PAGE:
They may share retirement communities, but they don't share political beliefs on President Trump's wall.
Last Friday night the Quail Creek Republican Club sponsored an event featuring a triple-amputee veteran and onetime Trump aide Steve Bannon. The event was to raise money to independently fund President Trump's wall.
U.S. Air Force Veteran Brian Kolfage was given a hero's welcome by almost 400 people in the audience. He told the group that so far, his GoFundMe, Build a Wall Campaign has raised more than $20 million. He said building a privately funded wall along the Arizona-Mexico border is tricky.
"The issue with Arizona is that there are very few private property land owners a lot of land is federal or state, so we can't touch it. What we're doing is working with private property land owners."
While he wouldn't say where — Kolfage said they have identified private property along the Arizona border. He was joined on stage by Steve Bannon, who was adamant that a wall is only part of what he called "the illegal immigration problem."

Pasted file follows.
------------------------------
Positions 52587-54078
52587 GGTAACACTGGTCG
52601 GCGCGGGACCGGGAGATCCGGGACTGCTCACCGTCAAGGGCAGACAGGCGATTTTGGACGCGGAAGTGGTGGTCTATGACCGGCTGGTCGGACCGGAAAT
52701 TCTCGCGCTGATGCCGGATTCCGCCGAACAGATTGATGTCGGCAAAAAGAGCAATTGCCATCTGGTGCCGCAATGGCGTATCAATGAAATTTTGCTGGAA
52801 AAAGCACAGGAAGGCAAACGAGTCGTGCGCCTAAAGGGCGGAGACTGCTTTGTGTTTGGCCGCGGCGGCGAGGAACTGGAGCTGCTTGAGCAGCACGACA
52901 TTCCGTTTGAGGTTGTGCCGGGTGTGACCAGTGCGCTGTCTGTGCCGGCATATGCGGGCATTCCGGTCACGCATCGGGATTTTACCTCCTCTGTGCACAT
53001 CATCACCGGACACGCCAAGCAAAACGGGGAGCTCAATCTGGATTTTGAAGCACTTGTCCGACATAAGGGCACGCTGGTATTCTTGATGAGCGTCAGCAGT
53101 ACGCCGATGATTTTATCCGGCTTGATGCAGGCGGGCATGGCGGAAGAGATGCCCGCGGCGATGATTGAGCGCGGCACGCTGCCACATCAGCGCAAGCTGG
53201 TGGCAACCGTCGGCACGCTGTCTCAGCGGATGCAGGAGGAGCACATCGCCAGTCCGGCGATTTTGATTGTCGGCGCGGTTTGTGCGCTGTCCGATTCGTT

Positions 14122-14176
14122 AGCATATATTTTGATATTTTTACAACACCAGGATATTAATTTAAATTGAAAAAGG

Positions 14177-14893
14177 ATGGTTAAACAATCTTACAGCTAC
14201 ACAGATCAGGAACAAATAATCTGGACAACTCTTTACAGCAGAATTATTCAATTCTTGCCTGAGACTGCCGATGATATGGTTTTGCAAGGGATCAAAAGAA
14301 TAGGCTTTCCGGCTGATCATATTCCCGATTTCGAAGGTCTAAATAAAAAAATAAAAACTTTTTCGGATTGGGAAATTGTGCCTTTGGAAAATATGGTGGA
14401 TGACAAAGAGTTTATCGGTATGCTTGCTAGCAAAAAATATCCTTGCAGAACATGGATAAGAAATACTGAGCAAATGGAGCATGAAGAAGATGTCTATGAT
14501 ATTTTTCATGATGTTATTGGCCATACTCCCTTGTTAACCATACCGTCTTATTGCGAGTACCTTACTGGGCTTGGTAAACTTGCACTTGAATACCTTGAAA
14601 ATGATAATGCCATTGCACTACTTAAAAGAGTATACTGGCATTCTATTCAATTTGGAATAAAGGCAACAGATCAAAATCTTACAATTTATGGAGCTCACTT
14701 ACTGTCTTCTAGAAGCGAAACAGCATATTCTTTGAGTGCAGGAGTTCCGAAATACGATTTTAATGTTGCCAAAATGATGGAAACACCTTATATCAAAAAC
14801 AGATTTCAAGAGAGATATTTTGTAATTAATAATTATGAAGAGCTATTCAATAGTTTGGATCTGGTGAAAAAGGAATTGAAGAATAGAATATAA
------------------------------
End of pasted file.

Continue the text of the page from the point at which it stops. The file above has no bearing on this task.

"We got to go after the companies that employ the illegal aliens, it's just not looking at illegals or visa overstays — it's across the board."
The group's website shows that more than 350,000 people have donated to fund the private border wall. Kolfage said they'll be ready to break ground on a wall in Arizona and Texas in two to three months.
While the MAGA group supports President Trump's building of a wall to keep migrants out — the Green Valley Samaritans are out in the desert leaving food, water and blankets to help migrants survive the Arizona desert.
Their mission is to save the lives of desperate migrants who may have crossed the border into Arizona illegally, and now find themselves with no water in a hostile part of Arizona's southern desert.
Randy Meyer led today's Samaritan meeting.
"We really are at ground zero of this issue that really is consuming our country."
Meyer says the Green Valley Samaritans support border security — but want it done in a way that protects migrants running for their lives. And, he says the conversation should involve those who live and work along the border, not just the Border Patrol.
"Imagine, making decisions and not really having conversations with people that are directly on the ground that are affected by that. That's the lunacy of what's happening right now."
No question border-wall advocates who met on Friday, and the Green Valley Samaritans who met this morning have love of country in common — but there is little else they agree on.